Emily D. Friedman, MD
I received a call the other day from Cinde Breedlove, an in-house editor with Kaiser Permanente. She had interviewed two female neurosurgeons employed in the Kaiser system and learned about the existence of WINS. She asked, “Why is there a need within neurosurgery to have a separate women’s organization when other surgical specialties don’t have one.” She added, “Why are there so few of you?” Why, indeed?
What began as a cocktail club among several senior residents who were discussing the trials of training and job hunting, has blossomed into a strong, nationwide network of neurosurgeons of all ages. We happen to be women; we happen to enjoy each other’s company; and, since most of us were isolated women in a male training program (we changed in the nurses’ dressing room), it’s damn good to help those going through the ranks now. We have a lot to learn from each other, and from our senior mentors: Suzie Tindall, MD, Frances Conley, MD, Janet Bay, MD, Nancy Epstein, MD, Beverly Walters, MD, Joan Venes, MD, Carole Miller, MD, to name a few. And, as we age and become more comfortable in our own “skin,” we take chances and say what we mean, not what may be accepted.
At the same time, younger and hopefully more open-minded individuals are assuming chairs of residency programs. Women now comprise more than 50 percent of medical school classes, and should be encouraged to follow their dreams even if it means neurosurgery! I hear of isolated, pitiful instances when women residents or young faculty are being treated harshly, and I remember Alexa Canadys’, MD, wise words to me “Why hit your head against the wall, work where you’re appreciated.” Now, I find that most of us are thriving, enjoying busy practices, challenging cases and financial success, as well as having successful marriages and families.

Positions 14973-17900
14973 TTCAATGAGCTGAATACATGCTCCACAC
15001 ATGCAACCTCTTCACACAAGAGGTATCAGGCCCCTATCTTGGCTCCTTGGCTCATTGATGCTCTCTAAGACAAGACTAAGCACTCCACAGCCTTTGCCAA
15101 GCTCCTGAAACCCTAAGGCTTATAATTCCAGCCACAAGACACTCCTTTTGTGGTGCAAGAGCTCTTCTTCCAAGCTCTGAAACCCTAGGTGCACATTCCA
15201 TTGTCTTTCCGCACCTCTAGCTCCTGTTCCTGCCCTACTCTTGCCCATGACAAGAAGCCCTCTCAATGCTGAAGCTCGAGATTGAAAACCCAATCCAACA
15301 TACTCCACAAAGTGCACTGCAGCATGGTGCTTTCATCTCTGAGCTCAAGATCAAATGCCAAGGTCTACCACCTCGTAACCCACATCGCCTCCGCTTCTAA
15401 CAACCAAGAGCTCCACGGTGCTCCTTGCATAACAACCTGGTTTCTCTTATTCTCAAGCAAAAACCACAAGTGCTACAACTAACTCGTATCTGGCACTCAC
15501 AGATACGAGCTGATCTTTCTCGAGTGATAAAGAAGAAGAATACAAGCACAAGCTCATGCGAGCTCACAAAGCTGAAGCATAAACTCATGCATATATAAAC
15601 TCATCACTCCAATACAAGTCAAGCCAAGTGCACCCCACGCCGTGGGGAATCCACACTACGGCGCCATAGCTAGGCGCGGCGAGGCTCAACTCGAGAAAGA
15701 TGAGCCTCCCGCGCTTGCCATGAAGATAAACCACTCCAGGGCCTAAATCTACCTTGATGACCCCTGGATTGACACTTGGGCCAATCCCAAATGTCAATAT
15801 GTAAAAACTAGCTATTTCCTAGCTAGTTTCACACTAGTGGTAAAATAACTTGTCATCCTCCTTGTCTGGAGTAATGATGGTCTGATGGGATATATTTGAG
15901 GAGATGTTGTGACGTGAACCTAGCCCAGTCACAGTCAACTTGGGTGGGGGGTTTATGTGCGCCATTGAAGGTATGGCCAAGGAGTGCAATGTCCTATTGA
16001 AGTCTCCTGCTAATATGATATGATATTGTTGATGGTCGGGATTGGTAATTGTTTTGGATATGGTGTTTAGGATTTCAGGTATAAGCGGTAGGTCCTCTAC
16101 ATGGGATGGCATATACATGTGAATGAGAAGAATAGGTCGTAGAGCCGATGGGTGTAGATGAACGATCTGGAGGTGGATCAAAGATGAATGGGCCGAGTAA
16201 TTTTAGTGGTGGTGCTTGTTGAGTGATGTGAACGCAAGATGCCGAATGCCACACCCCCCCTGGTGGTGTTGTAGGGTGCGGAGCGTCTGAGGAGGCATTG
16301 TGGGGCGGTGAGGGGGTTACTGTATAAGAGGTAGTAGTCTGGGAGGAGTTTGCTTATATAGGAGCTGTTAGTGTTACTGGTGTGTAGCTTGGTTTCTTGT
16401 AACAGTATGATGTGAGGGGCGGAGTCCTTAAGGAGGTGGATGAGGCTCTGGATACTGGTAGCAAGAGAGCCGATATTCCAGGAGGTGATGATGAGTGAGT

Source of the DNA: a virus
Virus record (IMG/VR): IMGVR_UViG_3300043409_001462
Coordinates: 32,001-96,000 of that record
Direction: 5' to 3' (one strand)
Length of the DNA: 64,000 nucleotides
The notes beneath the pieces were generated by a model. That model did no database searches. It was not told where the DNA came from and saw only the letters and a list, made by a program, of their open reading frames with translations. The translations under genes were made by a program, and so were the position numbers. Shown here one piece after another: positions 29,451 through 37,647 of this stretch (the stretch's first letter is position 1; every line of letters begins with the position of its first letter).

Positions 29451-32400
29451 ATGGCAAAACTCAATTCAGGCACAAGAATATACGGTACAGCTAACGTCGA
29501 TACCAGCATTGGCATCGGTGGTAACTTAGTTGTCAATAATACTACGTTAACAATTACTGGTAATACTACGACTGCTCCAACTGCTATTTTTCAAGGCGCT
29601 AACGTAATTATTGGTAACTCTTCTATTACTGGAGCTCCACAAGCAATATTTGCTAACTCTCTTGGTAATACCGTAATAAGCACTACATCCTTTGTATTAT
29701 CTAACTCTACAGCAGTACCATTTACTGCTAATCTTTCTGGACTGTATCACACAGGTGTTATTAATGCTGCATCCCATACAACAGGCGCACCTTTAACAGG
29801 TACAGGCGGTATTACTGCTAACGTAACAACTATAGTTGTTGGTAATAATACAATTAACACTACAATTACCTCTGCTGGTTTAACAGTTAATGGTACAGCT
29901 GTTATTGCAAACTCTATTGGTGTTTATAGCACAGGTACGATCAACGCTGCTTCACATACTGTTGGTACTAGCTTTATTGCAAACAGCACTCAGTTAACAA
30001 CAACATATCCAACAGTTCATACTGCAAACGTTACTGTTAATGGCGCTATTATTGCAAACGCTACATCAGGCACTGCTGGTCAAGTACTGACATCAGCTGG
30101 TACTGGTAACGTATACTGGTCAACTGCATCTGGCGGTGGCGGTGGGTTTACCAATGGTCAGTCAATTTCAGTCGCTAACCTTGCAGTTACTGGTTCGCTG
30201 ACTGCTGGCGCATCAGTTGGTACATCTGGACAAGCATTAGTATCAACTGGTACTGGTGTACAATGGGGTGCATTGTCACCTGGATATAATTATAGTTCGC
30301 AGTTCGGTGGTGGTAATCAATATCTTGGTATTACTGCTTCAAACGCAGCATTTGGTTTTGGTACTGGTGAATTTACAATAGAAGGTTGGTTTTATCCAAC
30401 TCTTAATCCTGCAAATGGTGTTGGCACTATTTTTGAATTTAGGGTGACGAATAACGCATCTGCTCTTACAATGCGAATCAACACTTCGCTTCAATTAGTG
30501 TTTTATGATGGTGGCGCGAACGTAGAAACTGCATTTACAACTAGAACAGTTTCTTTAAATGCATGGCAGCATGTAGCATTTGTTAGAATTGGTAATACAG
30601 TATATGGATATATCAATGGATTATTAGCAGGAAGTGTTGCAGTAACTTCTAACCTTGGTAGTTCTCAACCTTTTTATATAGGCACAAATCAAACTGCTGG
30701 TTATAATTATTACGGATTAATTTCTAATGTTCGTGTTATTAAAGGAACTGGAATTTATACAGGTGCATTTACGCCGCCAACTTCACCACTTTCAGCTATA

As an organization, we help female students and residents just being here. We also may be able to help each other through the politics of committee work (organized neurosurgery), the hierarchy of academia and the intricacies of practice. Communication and leadership skills may need some perfecting, but I hope that this organization will grow to where it can teach that. In this effort, outside consultants may be needed.
During Edward R. Laws, Jr., MD, AANS Presidential Address, he commented on the relationship between Harvey Cushing, MD, and William Osler, MD, by saying, “Both the student and teacher benefit from mentoring, friendship, mutual respect and admiration.” I guess you could say, “That’s the purpose of Women in Neurosurgery.”